I am glad I didn’t grow up using social media even though I love using it today.

I was a rule follower as a child, but rarely did I let an opportunity to make people laugh go by. I often think about what it would have been like if my antics were recorded online forever.

Let’s just say I forfeited my ability to run for political office by the time I was 6 and leave it at that.

Even though I have a better sense of sensibility as an adult today, I admit that I spend too much time online.

I have a sixth grader who is quite comfortable with social media, yet isn’t overly preoccupied with the time he devotes to it. I rarely see his face buried in a screen. It makes me proud to know he is handling the ability to connect online responsibly, but it worries me that I won’t always be there to help guide his – and his peers – every move.

He, along with an entire generation of children, is traveling a road for which we parents have no road map. We can’t boast “been there, done that” to the majority of scenarios young people today will face growing up.

My fourth grader received his very first school-provided e-mail address this year…and a whole slew of rules to go along with it.

I watched his reaction when he heard the notification ding letting him know that one of his classmates had sent him an e-mail. He couldn’t wait to open it. Seeing him light up with excitement reminded me of how I felt every time a letter from a pen pal arrived in my mailbox as a child.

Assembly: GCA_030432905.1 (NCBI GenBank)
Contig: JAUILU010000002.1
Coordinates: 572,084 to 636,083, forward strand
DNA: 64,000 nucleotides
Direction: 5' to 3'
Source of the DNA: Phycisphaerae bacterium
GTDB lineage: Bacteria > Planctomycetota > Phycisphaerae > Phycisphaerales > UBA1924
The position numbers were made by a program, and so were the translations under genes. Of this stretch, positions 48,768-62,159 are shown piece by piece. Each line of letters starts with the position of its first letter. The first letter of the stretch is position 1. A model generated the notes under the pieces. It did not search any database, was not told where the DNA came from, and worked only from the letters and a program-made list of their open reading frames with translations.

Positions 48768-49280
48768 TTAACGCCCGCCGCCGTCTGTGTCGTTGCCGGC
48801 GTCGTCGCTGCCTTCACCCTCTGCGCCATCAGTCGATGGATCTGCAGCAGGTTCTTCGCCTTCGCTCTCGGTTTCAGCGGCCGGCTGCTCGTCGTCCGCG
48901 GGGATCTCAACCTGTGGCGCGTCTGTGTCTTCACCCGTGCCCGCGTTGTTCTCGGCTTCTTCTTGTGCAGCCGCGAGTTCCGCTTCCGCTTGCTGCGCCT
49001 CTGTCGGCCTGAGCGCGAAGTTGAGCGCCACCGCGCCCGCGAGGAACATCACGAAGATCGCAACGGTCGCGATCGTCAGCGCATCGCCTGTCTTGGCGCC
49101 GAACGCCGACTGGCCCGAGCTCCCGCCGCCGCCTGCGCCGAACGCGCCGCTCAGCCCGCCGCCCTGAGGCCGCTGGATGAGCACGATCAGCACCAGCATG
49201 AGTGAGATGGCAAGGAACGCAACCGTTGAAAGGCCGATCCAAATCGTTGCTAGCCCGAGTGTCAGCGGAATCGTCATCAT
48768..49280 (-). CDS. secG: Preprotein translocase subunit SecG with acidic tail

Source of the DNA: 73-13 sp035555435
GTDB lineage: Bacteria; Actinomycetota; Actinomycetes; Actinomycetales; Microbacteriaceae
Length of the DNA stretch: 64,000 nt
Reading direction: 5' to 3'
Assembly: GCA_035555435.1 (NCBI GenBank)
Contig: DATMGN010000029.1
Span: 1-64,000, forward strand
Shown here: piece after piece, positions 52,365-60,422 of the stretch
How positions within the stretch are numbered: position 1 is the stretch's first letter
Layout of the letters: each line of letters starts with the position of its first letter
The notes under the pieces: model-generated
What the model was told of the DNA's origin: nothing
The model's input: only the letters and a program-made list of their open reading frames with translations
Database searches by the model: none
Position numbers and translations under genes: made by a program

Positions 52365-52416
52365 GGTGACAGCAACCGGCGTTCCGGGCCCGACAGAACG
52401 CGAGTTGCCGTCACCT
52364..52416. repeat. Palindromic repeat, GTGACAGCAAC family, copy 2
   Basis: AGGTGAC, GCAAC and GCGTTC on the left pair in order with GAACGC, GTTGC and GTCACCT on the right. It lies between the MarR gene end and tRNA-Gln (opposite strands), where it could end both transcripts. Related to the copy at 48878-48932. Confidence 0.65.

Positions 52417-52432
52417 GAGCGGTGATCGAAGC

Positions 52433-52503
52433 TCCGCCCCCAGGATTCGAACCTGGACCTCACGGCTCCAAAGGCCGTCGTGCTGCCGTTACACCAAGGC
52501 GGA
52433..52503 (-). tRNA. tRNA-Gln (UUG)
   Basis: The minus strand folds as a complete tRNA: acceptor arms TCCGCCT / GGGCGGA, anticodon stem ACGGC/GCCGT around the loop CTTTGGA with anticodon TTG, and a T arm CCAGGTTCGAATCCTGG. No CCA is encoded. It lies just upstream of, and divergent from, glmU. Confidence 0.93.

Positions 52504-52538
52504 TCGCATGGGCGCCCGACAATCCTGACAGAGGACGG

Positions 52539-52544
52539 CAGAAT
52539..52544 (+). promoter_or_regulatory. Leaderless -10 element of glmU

I view technology as a powerful tool used to connect people in ways that were once deemed impossible. We access news instantaneously, share photos seamlessly, and reach distant parts of the world effortlessly.

Yet, I will say it again, I admit that I spend too much time online.

I know what it’s like to feel fulfilled living a life digitally disconnected. I did it for more than 20 years. And yet it is so hard to remember a time before cell phones, texting, blogging, Facebook, Twitter, and the like.

Perhaps one of the best gifts we can give our children is a sense of feeling connected to each other without a digital device in hand. Maybe it’s time to reinvent the pen pal practice? It may force this mom to slow down and remember what it’s like to wait patiently for something special to arrive in her mailbox.

Heidi Woodard is a working-mom with three children.

Read her Thursdays on momaha.com

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